Arguably the hardest part of fantasy drafts is deciding where to make sacrifices. It’s impossible to draft an elite player at every position and picking the best spots for trade-offs is imperative. At each position, there are players that go later than their peers that could end up producing at a similar level. Nailing down those later-round ADP jackpots can be the driving force behind a league-winning roster.
Of course, there is a reason why players that could provide value better than their draft position have fallen to where they are. There may be injury or playing time risks, or the players could be coming off of down 2022 campaigns. Most of the time, they simply haven’t performed as consistently as the top names at their position. Despite the red flags, these outfielders have the ability to outproduce their ADPs and allow earlier picks to be put to better use.
The season is not here yet, but why not get a head start and jump in a Fantrax Classic Draft contest? Get a jump on the season with a Best Ball league or maybe a Draft and Hold. Or put some green on the line with a new season-long league to try and conquer. There’s no better time than now to get your baseball on!
Exploiting Outfield ADP in 2023
Note: The NFBC ADPs listed are from March 1st through the publish date.
For obvious reasons, the outfield is the deepest offensive position in fantasy baseball. Among the top 100 overall by ADP, 25 are outfielders, including nine in the top 20. As deep as the position is, it’s important to get at least one star player to build around. The top group features some of the most consistent producers in the game and nearly all of them provide strong power/speed upside. Rounding out the top-10 outfielders is Michael Harris, reigning NL Rookie of the Year winner. While he also fits the description of the rest of his peers, he could be in for a sophomore slump.
Harris was terrific in 2022, slashing .297/.339/.515 with 19 homers, 27 doubles, and 20 steals through 441 plate appearances. His elite glove in centerfield will keep him in the lineup every day, even after posting a .649 OPS against lefties. He struck out in 24.3% of his plate appearances while posting a sub-5% walk rate. His OBP will remain limited if he doesn’t improve his walk rate, causing him to rely more on his batting average. Last season’s .297 average doesn’t feel completely sustainable due to the .361 BABIP he registered.
The 22-year-old is a great long-term fantasy asset, but his current ADP of 29.7 doesn’t factor in his regression risk. Harris’ speed is real; he stole 27 bags in 2021 and totaled 31 last season with Atlanta and Double-A Mississippi. His sprint speed also finished in the 95th percentile. He totaled 14 home runs in 848 career minor-league plate appearances before ripping 19 at the MLB level last season. All of Harris’ batted-ball data was solid, though he had high chase and whiff rates. If the power stays consistent and the BABIP doesn’t regress much, he can still provide strong value early in the draft. However, there are other outfielders going later that should have higher floors.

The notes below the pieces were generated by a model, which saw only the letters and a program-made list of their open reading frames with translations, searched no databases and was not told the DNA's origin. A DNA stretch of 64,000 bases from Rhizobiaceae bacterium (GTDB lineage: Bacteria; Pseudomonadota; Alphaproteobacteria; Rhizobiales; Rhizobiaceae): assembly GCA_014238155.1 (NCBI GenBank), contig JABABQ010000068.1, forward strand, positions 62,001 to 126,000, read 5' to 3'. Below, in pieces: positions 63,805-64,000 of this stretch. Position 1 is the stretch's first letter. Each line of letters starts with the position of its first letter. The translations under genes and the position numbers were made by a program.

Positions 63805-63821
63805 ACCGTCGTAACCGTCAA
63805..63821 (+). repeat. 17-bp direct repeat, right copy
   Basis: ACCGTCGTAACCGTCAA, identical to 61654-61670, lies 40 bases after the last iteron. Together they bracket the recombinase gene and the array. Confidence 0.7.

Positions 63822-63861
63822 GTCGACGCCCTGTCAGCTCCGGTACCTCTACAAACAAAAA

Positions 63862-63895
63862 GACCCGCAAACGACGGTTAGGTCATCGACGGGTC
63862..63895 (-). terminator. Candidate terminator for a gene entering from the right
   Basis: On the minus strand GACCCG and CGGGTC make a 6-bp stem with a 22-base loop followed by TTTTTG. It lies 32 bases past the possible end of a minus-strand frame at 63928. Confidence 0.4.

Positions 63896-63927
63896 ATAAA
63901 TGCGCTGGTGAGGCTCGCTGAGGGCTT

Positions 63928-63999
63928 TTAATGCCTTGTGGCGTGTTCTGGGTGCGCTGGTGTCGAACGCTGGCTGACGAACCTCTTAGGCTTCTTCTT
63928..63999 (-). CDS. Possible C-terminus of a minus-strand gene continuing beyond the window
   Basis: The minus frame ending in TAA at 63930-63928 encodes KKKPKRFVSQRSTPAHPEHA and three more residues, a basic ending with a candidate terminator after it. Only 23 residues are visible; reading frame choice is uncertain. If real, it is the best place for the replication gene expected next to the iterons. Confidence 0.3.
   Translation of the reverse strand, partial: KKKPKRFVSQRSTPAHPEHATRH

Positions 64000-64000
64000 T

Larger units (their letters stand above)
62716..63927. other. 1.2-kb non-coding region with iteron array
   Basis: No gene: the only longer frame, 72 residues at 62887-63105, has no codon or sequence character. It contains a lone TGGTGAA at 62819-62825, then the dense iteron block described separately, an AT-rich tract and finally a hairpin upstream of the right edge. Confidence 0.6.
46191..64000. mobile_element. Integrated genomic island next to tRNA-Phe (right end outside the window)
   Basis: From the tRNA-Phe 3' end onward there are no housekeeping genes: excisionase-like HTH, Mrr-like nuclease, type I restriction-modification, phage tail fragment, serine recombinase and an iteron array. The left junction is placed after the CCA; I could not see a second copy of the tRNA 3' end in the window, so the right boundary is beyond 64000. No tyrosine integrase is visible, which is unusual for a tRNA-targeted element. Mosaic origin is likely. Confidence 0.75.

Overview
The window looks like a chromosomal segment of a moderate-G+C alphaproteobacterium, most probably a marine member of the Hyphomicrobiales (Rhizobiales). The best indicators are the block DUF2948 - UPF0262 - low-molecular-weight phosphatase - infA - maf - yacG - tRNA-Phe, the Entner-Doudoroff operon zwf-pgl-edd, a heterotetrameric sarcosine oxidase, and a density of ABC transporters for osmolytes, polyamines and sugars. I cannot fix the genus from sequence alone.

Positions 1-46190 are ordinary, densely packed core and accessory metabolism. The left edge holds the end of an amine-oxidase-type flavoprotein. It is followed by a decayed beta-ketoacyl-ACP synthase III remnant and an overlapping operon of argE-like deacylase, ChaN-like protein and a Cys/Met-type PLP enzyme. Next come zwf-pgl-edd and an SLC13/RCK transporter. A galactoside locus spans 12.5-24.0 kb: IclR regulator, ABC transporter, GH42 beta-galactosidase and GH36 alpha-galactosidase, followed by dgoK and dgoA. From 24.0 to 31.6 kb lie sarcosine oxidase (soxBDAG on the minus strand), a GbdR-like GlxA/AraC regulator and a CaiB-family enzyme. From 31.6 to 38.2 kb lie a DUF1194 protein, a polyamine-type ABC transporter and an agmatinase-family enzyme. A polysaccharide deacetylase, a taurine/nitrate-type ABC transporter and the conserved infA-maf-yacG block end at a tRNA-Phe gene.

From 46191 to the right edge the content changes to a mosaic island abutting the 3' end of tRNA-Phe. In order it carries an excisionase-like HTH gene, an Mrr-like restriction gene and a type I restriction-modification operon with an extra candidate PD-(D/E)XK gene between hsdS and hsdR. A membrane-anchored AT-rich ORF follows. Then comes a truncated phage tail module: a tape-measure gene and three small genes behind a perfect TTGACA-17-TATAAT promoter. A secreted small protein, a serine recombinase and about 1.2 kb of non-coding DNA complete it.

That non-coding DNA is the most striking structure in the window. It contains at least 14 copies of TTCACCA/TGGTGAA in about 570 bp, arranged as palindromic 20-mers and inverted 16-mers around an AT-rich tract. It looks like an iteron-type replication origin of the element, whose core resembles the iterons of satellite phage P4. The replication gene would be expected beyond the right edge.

Byron Buxton – ADP: 84.4
Nearly every fantasy baseball manager has been burned by Byron Buxton at some point but it’s hard to give up on him. He’s one of the riskiest buys in the top 100 but he’s also one of the most talented players in the league. Even though he missed 60 games last season, he hit a career-high 28 homers with six steals and a .224/.306/.526 slash line through 382 plate appearances. Buxton’s batted-ball numbers were terrific, led by a 50.2% hard-hit rate and 16.4% barrel rate. He’s consistently been an elite hitter with top-tier speed throughout his MLB career.
Of course, Buxton can only produce these numbers when he’s on the field, which he rarely is. He hasn’t played 100 games in a season since 2017 and has only reached that mark once in his career. He underwent minor knee surgery this offseason and dealt with various lower-body injuries in 2022. On top of that, Buxton posted a brutal 30.4% strikeout rate and he whiffed on 34.1% of his swings. A decent walk rate kept his OBP afloat despite the poor average, partially due to a .244 BABIP, which was over 60 points lower than his .305 career mark.
The 29-year-old is expected to begin the season as the primary DH and the acquisition of Michael A. Taylor should allow him to play more corner outfield rather than center. Ideally, this will allow Buxton to stay healthy and provide a full season of fantasy production. He was shifted over 78% of the time last season and posted a .312 wOBA against it compared to a ridiculous .517 wOBA with no shift. His high fly-ball and pull rates likely won’t allow for a drastic batting average increase but some improvement mixed with better luck could turn him into a five-category contributor. Buxton still has elite sprint speed and could get more active on the bases if he’s playing less defense in 2023.